(9/1/99) Due to a conflict, the next TAB meeting will be held on Tuesday, October 19, 1999 instead of Wednesday, October 13, 1999.


Navy Looking for Answers

(9/1/99) Our readers may be able to help the Navy solve an ongoing problem. Shipboard watertight doors (WTD) have handles that, when not being used, are stowed in the vertical direction. The handles are held there in place by spring metal clamps. Some of these WTDs are operated hundreds of times a day. Unfortunately, the clamps being used can corrode, lose their spring (which causes the handles to fall down and block the doorway) or simply break off. The MTTC is looking for a replacement for these clips. They do not have to be made of metal, but, if they are metal, they must be able to withstand the salt-water environment. If you have a product or an idea that we could propose to the Navy, please call or email Dick Gilbert at the numbers at the bottom of this page.


MTTC Fleet Maintenance Projects

(9/1/99) The Project Status is as follows:

!superbo.jpg (9151 bytes)Superbolt. Testing is complete. NAVSEA issued a letter on May 17, 1999 authorizing fleet-wide use.  This project is closed.

Portable Chlorinator. Suitcase unit is built. COMNAVSURFLANT has identified the USS CARR as the test ship. Shipchecks have been conducted and modifications have been installed.  Underway testing will commence soon.

lynxmotor.jpg (2914 bytes)Lynx Motor. The Lynx Motor shock test will probably be delayed until later in 1999 when a steel-cased motor becomes available.


wpe5.jpg (6027 bytes)Heat Exchanger Descaler. Approved on January 13, 1999. This commercially- available system will be tested and approved for shipboard use. This will permit emergent maintenance and eliminate the need for costly removal/reinstallation of heat exchangers in order to deliver them ashore. An estimated $4M/year cost avoidance is forecast. This project
commenced in August 1999.

doorhinge.jpg (5204 bytes)Watertight Door Hinge Replacement. Approved at the January 13, 1999 meeting of the Office of Naval Research Working Group.   Testing of the new hinge pin assembly has commenced.  The tests will take 2 to 3 months to complete.  This is a Secretary of the Navy high interest item.

Bilge Paint Qualification. Approved on January 13, 1999.  MTTC will be teaming with NAVSEA and the Fleet Commands to test and qualify one or more epoxy paints for use in ship bilges. This is a Secretary of the Navy high interest item and should be complete by September 1999.  A savings of $6 million per year has been projected.  Contract is imminent.

Topside Connector Corrosion Protection. Approved on January 13, 1999.  MTTC will qualify several re-enterable connector covers for shipboard use. The use of these materials will minimize connector corrosion and result in greater electronic system reliability and reduced maintenance. A detailed test plan is in development.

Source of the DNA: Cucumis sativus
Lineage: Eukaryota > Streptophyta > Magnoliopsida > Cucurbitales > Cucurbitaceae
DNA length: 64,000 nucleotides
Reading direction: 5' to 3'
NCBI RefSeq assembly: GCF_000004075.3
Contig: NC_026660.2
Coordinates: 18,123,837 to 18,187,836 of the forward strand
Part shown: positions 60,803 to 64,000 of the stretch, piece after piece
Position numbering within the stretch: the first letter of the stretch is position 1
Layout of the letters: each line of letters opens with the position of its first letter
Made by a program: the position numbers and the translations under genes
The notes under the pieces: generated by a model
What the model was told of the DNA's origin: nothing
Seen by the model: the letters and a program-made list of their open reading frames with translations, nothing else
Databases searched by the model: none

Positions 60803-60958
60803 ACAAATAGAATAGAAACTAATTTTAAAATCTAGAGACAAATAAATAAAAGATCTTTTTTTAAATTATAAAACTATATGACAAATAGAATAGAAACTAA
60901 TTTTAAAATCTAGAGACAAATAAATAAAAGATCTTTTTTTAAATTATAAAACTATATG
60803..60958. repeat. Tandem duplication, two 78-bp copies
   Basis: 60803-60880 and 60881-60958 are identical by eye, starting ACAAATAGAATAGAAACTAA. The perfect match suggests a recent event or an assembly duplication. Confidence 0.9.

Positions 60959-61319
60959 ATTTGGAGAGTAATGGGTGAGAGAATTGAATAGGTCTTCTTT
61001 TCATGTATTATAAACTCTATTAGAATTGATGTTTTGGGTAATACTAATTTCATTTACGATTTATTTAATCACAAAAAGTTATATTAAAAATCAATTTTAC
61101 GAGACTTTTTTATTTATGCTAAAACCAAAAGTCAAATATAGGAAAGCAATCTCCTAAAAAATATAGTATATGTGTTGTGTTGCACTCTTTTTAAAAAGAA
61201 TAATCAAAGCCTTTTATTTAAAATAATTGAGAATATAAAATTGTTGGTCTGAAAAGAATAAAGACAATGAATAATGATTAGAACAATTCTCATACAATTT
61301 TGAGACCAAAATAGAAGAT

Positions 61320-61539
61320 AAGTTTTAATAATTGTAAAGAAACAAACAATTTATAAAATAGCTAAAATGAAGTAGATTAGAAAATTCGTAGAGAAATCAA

!insulat.jpg (4737 bytes)Fast Track. K-Flex E Co.  MTTC will evaluate a test section of this new material on USS Rushmore.  A baseline assessment was conducted prior to ship deployment in June 1999.  When the Rushmore returns, the installation will be re-evaluated.   If approved, larger savings in production costs will be realized.

Louvers.jpg (5271 bytes)Fast Track.  DDG-5 Class Intake Louvers.   MTTC coordinated a test coating on several louvers using a fluidized bed ponder coats process.   Within a month of the fleet request,  the lovers were coated and returned to the fleet for at-sea testing.  The test set was installed on the USS Cook in July 1999.


New Fleet Maintenance Technology Transfer Projects

(9/1/99) The Office of Naval Research Working Group met in Washington, D.C. on July 8, 1999 and approved two new projects:

Tri-Tec Actuator.  The Navy is looking for remote valve actuators that are mechanically and electronically compatible with current models and are considerably more reliable and user friendly.  This project will procure and test a new model actuator onboard an Aircraft Carrier for at least six months.

Ecotherm Insulation.  Another MTTC project, K-Flex ECO is proposed to replace the existing Calcium Silicate in low temperature applications (<250 deg F).  The Navy desires to test another CaSi replacement, Ecotherm, for high temperatured applications (250-1000 deg F).  This project will install test sections of Ecotherm on a fleet ship and conduct extended at-sea trials.


Call for More Information...

For additional news or information about opportunities involving technology transfer, contact Dick Gilbert or Dave Goddard at (502)367-2186.


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For more information how MTTC can help your company benefit from technology transfer, contact Dick Gilbert or Dave Goddard at (502) 367-2186.